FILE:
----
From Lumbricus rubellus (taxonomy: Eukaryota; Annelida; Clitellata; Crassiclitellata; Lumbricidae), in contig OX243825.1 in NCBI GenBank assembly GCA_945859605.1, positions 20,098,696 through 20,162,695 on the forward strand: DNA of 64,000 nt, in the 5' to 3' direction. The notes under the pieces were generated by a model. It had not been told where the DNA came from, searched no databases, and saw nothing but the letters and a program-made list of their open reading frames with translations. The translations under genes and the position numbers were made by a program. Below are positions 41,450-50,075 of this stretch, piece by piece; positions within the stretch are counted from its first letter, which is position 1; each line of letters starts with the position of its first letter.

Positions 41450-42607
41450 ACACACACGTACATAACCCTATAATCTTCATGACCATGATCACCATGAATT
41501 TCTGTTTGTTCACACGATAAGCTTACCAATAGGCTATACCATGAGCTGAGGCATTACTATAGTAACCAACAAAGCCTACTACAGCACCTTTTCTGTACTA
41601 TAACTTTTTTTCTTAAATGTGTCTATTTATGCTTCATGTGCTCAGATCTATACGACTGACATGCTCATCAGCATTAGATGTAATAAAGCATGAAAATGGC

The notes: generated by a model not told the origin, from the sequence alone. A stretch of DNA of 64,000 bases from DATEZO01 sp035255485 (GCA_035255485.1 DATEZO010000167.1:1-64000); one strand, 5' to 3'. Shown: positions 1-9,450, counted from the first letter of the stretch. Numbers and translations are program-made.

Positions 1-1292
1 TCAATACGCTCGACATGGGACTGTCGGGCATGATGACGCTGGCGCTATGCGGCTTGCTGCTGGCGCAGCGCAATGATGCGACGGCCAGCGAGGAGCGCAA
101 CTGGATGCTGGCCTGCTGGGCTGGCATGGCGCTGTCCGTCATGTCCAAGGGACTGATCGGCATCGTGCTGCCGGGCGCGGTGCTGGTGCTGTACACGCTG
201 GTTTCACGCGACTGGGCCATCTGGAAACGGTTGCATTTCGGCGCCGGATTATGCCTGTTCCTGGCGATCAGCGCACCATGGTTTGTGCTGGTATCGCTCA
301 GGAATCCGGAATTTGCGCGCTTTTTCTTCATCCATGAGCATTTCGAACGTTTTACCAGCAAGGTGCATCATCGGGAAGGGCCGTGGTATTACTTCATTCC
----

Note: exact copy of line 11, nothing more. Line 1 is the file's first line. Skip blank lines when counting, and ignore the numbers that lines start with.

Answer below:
301 GGAATCCGGAATTTGCGCGCTTTTTCTTCATCCATGAGCATTTCGAACGTTTTACCAGCAAGGTGCATCATCGGGAAGGGCCGTGGTATTACTTCATTCC